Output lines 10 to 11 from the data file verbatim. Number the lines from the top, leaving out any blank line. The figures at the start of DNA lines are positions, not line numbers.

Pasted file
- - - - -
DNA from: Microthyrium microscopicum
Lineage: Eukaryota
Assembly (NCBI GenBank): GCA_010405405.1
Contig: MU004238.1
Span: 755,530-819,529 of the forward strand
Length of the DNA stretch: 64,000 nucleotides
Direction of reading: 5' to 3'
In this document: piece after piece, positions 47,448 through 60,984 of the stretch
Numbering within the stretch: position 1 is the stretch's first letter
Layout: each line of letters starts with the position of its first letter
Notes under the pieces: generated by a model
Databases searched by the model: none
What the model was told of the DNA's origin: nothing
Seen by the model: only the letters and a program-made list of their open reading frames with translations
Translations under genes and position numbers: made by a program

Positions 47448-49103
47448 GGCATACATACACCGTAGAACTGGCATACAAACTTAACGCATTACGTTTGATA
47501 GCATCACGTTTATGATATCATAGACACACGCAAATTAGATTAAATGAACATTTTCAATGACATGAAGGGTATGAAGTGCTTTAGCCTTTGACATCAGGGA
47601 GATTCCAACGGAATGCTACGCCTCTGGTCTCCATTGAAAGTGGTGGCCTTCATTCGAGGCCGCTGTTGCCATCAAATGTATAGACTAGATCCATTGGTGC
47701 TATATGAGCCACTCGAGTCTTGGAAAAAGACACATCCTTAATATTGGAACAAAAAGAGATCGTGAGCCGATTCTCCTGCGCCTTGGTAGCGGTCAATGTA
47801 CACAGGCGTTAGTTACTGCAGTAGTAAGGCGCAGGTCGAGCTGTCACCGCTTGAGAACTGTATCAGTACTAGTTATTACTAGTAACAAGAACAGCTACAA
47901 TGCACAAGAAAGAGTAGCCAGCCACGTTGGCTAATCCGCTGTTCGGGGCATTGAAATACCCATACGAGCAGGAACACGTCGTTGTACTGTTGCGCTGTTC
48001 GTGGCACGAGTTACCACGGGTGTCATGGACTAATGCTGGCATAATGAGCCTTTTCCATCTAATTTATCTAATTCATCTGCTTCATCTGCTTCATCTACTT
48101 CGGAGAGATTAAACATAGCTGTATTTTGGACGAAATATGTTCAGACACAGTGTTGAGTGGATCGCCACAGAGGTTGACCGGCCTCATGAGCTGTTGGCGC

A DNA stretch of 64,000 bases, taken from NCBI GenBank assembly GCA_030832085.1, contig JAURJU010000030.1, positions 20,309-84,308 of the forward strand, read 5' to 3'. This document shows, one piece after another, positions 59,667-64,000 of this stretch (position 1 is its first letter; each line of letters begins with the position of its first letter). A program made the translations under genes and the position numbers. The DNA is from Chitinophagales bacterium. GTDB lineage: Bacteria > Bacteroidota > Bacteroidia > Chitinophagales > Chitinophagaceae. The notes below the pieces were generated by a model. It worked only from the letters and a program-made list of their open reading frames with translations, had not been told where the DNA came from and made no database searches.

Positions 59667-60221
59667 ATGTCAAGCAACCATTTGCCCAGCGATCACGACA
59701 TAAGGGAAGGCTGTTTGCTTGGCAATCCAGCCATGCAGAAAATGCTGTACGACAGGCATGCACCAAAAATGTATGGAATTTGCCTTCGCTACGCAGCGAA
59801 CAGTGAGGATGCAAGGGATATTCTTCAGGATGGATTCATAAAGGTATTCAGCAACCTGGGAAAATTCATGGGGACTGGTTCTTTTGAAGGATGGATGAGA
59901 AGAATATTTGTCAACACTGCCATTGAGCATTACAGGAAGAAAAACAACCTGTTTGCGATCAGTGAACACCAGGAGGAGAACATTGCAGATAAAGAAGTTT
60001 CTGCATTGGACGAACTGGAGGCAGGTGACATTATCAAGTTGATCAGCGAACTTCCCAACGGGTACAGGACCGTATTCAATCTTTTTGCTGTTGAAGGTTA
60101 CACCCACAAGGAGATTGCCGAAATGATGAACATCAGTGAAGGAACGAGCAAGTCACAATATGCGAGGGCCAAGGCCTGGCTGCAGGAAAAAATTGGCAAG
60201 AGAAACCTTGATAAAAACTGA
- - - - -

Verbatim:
Layout: each line of letters starts with the position of its first letter
Notes under the pieces: generated by a model